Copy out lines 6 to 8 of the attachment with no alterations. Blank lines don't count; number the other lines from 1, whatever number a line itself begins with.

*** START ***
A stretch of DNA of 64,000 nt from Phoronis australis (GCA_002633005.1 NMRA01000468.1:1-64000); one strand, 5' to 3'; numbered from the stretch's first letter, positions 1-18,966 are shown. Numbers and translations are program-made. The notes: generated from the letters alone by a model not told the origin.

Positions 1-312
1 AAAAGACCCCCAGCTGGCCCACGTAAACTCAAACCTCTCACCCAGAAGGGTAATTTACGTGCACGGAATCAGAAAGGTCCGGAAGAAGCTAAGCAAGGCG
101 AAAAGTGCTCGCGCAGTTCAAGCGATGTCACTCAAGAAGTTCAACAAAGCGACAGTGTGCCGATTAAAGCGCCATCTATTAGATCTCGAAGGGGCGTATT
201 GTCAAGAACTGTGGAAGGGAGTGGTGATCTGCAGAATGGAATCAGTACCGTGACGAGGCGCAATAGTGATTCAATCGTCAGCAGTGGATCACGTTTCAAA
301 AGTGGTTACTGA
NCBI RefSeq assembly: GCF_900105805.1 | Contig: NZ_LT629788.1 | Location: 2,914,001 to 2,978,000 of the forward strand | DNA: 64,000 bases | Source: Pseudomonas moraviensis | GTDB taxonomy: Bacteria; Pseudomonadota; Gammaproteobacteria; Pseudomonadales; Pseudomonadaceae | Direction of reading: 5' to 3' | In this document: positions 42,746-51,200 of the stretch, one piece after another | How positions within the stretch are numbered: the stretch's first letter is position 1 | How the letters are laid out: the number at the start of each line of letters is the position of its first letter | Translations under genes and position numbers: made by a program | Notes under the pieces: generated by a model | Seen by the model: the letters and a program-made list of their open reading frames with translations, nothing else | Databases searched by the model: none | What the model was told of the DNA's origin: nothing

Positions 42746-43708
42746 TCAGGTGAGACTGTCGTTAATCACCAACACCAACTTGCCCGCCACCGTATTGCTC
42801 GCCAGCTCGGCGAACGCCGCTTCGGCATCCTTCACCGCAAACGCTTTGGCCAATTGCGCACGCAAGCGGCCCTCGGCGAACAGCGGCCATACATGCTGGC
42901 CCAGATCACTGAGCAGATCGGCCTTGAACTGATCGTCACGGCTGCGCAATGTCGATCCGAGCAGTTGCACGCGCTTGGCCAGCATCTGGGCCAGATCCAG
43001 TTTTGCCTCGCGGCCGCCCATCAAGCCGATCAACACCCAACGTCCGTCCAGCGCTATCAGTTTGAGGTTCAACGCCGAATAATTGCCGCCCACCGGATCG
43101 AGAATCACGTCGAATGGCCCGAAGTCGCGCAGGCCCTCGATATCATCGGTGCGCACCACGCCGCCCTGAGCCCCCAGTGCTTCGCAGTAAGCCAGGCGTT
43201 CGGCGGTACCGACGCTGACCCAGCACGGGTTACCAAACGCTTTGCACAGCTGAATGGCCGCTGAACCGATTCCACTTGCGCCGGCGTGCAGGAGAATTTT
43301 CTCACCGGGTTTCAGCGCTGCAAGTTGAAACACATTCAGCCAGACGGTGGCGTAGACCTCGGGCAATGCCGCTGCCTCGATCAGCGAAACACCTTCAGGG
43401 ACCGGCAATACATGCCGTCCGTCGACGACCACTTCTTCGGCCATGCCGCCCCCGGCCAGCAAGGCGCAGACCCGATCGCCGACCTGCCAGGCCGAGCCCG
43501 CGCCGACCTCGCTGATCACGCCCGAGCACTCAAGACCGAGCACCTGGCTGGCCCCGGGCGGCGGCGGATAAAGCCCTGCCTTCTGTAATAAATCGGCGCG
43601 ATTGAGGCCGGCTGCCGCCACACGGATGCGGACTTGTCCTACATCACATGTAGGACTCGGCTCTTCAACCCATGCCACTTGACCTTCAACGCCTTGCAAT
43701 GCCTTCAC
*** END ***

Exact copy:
301 AGTGGTTACTGA
NCBI RefSeq assembly: GCF_900105805.1 | Contig: NZ_LT629788.1 | Location: 2,914,001 to 2,978,000 of the forward strand | DNA: 64,000 bases | Source: Pseudomonas moraviensis | GTDB taxonomy: Bacteria; Pseudomonadota; Gammaproteobacteria; Pseudomonadales; Pseudomonadaceae | Direction of reading: 5' to 3' | In this document: positions 42,746-51,200 of the stretch, one piece after another | How positions within the stretch are numbered: the stretch's first letter is position 1 | How the letters are laid out: the number at the start of each line of letters is the position of its first letter | Translations under genes and position numbers: made by a program | Notes under the pieces: generated by a model | Seen by the model: the letters and a program-made list of their open reading frames with translations, nothing else | Databases searched by the model: none | What the model was told of the DNA's origin: nothing

Positions 42746-43708